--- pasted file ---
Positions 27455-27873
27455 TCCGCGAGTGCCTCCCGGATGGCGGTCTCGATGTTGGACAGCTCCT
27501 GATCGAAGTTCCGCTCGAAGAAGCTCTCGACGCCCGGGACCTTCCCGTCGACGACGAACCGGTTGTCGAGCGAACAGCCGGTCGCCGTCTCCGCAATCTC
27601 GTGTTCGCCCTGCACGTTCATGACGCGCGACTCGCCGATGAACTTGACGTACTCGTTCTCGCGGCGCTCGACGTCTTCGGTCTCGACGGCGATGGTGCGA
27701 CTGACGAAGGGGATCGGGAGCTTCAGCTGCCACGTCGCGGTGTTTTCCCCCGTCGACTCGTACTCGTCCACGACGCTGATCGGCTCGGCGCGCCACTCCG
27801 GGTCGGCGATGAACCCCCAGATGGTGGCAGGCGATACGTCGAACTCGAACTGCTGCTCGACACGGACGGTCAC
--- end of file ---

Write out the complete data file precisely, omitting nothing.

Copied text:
Positions 27455-27873
27455 TCCGCGAGTGCCTCCCGGATGGCGGTCTCGATGTTGGACAGCTCCT
27501 GATCGAAGTTCCGCTCGAAGAAGCTCTCGACGCCCGGGACCTTCCCGTCGACGACGAACCGGTTGTCGAGCGAACAGCCGGTCGCCGTCTCCGCAATCTC
27601 GTGTTCGCCCTGCACGTTCATGACGCGCGACTCGCCGATGAACTTGACGTACTCGTTCTCGCGGCGCTCGACGTCTTCGGTCTCGACGGCGATGGTGCGA
27701 CTGACGAAGGGGATCGGGAGCTTCAGCTGCCACGTCGCGGTGTTTTCCCCCGTCGACTCGTACTCGTCCACGACGCTGATCGGCTCGGCGCGCCACTCCG
27801 GGTCGGCGATGAACCCCCAGATGGTGGCAGGCGATACGTCGAACTCGAACTGCTGCTCGACACGGACGGTCAC